With more self-awareness comes the opportunity for personal growth for your client. You can then help them to change habits, behaviours and attitudes.
By engaging in this model, you can help your client open up new channels for communication with their peers. It allows for better and more open interaction between members of a group.
Why the Johari Window Model works
There are several reasons this tool has gained such credibility over the years.
360 degree view
Through the Johari Window Model, you can give your clients a 360 degree view of themselves. It’s effectiveness hinges on the fact that it enables a person to compare how they view themselves with the way their peers do – and correct any discrepancies.
When the way your client sees themself is aligned with how others see them, it paves the way for fruitful interactions. This model brings differing points of view to the table and consolidates them in a way that proves super effective in improving personal and interpersonal relationships.
The Basic Structure of the Johari Window Model
Before we delve deep into the workings of the Johari Window Model, let’s take a moment to chalk out an outline of its basic four-quadrant structure.
In this chapter, I will explain the role of each of the quadrants to you, as well as list out some other factors that are essential to the composition of the model.
An Overview of the Four Quadrants
The Johari Window Model is modelled after a four-square grid. You can think of it like a window with four panes, much like the diagram shown below.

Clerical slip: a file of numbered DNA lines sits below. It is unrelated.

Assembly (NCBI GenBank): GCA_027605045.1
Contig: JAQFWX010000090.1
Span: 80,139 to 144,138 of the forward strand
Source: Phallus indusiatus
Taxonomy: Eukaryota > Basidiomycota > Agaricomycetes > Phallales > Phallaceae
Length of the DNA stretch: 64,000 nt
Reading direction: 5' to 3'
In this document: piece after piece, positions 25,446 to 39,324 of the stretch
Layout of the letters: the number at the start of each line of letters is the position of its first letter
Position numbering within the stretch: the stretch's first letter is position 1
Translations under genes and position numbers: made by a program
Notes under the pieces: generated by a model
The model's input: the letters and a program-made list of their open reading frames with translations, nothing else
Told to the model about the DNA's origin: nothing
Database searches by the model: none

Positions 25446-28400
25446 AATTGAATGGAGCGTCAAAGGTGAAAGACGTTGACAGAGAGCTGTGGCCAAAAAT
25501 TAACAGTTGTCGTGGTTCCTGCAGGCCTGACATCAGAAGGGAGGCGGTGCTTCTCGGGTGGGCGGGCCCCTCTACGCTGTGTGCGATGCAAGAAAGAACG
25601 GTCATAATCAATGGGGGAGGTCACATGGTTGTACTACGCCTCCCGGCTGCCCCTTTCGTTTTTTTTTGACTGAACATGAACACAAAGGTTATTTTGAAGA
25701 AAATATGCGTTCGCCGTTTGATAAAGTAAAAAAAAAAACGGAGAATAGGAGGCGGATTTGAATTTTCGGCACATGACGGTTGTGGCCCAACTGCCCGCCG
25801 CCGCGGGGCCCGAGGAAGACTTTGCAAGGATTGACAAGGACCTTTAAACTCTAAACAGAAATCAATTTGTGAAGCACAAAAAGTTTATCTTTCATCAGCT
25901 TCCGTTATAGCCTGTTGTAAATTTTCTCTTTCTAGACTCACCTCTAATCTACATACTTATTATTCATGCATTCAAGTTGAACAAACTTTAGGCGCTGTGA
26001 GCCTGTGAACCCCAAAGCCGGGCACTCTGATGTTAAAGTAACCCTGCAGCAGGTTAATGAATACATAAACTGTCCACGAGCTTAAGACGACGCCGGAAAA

The open area, blind area, hidden area, and unknown area make up the four quadrants of the model. Each of these have several other names, which I have listed out below as well.
The Open Area
This quadrant is also known as the open self, free self, free area, or open arena; it refers to that which is already known to your client about themselves, as well as the rest of the group. This information could be attitudes, facts, skills, or anything else about your client that is public knowledge.
In a study about the expansion of the Open Area, 12 students (5 females and 7 males) from the Department of Psychological Counselling and Guidance volunteered to use the Johari Window Model to increase self-awareness. The results indicated that their Open Areas were expanded, and positive relationships with others were established over the course of this activity.
The Blind Area
This is also referred to as the blind self or blind spot, and comprises information that others know about your client, but that they themselves are not aware of.
This is a very important quadrant for personal development, as this is where you can help your client uncover others’ positive or negative perceptions, such as hidden strengths or weaknesses.
The Hidden Area